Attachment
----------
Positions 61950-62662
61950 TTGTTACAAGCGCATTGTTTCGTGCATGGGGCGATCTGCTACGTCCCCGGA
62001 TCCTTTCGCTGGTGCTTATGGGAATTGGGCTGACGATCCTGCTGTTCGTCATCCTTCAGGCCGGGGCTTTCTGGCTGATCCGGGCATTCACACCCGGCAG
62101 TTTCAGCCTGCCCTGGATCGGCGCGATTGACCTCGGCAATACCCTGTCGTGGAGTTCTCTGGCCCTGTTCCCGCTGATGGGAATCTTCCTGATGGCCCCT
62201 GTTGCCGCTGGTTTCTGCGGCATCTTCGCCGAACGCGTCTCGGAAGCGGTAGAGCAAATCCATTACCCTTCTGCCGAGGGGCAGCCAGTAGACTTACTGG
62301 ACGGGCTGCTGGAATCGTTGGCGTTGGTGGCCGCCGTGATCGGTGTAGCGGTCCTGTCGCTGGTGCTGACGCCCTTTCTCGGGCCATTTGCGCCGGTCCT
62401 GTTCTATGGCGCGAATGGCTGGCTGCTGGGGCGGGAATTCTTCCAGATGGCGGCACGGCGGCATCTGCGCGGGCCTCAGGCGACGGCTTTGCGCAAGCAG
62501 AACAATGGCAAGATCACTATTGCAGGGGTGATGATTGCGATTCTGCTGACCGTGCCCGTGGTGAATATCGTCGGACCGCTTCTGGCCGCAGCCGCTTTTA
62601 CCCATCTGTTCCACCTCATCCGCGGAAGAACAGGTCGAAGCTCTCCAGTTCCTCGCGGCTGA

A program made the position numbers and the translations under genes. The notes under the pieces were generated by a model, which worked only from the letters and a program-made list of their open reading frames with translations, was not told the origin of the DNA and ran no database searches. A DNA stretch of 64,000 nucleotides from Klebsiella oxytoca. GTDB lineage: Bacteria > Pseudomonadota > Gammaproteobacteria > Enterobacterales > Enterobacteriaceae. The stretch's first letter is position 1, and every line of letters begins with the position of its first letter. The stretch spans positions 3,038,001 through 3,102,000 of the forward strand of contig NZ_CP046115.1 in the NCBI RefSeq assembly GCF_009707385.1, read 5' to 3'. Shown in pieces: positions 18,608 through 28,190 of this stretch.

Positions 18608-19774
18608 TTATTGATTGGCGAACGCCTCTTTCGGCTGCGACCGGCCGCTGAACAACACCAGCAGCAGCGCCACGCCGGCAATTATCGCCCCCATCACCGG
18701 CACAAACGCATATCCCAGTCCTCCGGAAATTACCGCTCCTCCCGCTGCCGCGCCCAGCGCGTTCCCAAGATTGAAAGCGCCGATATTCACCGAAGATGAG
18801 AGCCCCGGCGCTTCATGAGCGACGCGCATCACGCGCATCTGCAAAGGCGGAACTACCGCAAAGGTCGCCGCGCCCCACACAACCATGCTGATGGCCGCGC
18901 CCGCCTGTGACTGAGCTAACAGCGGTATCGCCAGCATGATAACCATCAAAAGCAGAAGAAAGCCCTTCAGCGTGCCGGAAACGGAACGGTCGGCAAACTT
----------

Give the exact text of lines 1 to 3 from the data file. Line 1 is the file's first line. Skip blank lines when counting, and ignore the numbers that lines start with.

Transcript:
Positions 61950-62662
61950 TTGTTACAAGCGCATTGTTTCGTGCATGGGGCGATCTGCTACGTCCCCGGA
62001 TCCTTTCGCTGGTGCTTATGGGAATTGGGCTGACGATCCTGCTGTTCGTCATCCTTCAGGCCGGGGCTTTCTGGCTGATCCGGGCATTCACACCCGGCAG